Cloud-hosted environments are extremely configurable. See configuring environments for advanced information about how to configure your environments.
To create a new cloud-hosted environment in VS Online, you can either use the VS Online: Create New Environment command in the command palette, or by selecting the Create New Environment button on the VS Online title bar in the Remote Explorer side bar.
Follow the prompts to provide an environment name, path to Git repository (optional) and auto-suspend settings.
- Name: You can name your environment anything you'd like, but we recommend naming it after the project or task that you'll be using it for. (e.g. 'Todo App Environment', 'PR Review', 'Shopping Cart Feature')
- Git Repository: If a path to a Git repository is provided, VS Online will automatically clone that repository into the environment. You can specify a Git repository in one of many formats:
- Absolute Http(s) Git URL: A complete Http or Https Url. It may end in a
.gitextension. Examples include:
- GitHub Project URL: The Https Url used to navigate to the homepage of a project on GitHub. (e.g. https://github.com/organization/repo)
- GitHub Short Form: The forward slash delimited
organization/repoformat used to refer to projects on GitHub.
- GitHub Pull Request URL: The Https Url used to navigate to a pull request in GitHub. (e.g. https://github.com/organization/repo/pull/123)
- Absolute Http(s) Git URL: A complete Http or Https Url. It may end in a
- Auto-suspend Setting: The length of disconnected time before a VS Online environment will be automatically suspended. Choose between:
- 5 minutes
- 30 minutes
- 2 hours
- Never auto-suspend the environment. (Manual suspension still available)
- Instance Type: The CPU and memory configuration that will be provisioned for your environment. Choose Standard Environment (Linux) for most projects, and Premium Environment (Linux) for those that require a little extra power. More information about instance types is available at our pricing page.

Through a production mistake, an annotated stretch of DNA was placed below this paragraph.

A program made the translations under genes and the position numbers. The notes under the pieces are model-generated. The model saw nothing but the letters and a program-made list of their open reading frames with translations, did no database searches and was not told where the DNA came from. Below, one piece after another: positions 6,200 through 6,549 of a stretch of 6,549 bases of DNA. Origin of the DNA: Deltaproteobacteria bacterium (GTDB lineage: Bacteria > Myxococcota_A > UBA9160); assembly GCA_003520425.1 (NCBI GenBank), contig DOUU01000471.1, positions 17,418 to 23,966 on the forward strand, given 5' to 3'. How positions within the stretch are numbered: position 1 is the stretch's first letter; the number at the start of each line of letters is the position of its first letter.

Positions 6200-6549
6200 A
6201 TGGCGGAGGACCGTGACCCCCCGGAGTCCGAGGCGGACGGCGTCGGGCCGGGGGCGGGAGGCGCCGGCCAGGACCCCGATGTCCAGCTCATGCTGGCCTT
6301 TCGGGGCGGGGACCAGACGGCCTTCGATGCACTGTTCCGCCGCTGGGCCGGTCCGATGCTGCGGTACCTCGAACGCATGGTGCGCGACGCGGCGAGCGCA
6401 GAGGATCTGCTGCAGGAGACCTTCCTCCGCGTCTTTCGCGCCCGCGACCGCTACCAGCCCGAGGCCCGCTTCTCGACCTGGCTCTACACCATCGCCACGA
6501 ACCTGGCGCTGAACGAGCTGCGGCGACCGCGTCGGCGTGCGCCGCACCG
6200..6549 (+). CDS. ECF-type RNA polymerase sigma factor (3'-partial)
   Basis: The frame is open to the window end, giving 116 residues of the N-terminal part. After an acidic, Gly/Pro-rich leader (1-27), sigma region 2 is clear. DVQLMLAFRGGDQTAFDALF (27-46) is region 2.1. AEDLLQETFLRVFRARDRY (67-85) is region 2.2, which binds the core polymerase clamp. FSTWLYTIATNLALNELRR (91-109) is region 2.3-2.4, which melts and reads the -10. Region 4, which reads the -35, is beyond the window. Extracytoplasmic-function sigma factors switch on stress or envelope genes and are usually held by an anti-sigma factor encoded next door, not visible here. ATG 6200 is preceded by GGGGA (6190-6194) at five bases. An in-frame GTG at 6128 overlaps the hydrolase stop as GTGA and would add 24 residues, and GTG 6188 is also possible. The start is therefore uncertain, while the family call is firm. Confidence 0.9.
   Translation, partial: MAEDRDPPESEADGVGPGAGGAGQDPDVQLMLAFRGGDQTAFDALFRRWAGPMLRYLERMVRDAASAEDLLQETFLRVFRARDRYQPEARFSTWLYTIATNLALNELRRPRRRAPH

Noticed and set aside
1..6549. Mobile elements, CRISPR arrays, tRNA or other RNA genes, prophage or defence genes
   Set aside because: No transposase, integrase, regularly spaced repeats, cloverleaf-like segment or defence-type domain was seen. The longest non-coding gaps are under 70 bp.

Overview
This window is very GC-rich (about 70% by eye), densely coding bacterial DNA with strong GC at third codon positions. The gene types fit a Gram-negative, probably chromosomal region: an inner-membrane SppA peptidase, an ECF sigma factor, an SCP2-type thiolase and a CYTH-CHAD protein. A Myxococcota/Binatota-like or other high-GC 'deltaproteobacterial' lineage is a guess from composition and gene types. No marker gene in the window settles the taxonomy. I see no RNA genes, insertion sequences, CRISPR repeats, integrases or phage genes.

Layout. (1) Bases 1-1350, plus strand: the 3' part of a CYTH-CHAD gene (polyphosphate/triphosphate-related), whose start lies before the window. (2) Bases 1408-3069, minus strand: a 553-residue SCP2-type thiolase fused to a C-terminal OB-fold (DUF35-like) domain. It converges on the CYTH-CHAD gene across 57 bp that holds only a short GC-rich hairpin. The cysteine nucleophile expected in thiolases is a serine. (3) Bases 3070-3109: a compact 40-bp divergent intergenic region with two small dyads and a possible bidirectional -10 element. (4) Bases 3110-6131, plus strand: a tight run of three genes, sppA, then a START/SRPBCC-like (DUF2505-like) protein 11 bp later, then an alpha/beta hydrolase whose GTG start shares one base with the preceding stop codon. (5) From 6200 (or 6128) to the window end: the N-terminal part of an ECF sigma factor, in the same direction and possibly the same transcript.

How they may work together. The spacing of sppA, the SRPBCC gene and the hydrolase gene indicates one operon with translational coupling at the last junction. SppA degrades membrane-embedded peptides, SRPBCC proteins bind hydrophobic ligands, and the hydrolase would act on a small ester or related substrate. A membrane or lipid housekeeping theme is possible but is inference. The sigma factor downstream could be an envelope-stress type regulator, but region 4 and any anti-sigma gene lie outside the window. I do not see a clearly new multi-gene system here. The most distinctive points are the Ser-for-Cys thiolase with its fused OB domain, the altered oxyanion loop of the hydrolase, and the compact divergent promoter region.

Windows based instance types are available as part of our VS Online for Visual Studio Private Preview. Sign up to receive access.
The guided environment creation experience described above supports Git repositories over the HTTP(S) scheme. To use another source control provider, or Git over SSH, simply leave the Git Repository setting blank, and use the environment's terminal support to clone your source code.
In addition to cloud-hosted environments, you can also "bring your own" self-hosted environments, registering them with VS Online. To do so, first install VS Code and the VS Online extension on the environment you'd like to register. Then use the VS Online: Register Local Environment command in the command palette:
If no folders are currently open in VS Code, you will be prompted to select one. This folder will be opened every time you connect to this environment from another machine. However, you can open any folder after connecting.
If no plan is selected, you will be prompted to select or create a plan. No charge is incurred for self-hosted environments.
After registering, your self-hosted environment will appear under a new tree view in the VS Online panel of the Remote Explorer side bar.
You can now connect from any machine with the VS Online extension installed or from the browser. The first time you connect may take longer than usual.
If your self-hosted environment becomes unavailable for any reason, see our troubleshooting reference documentation.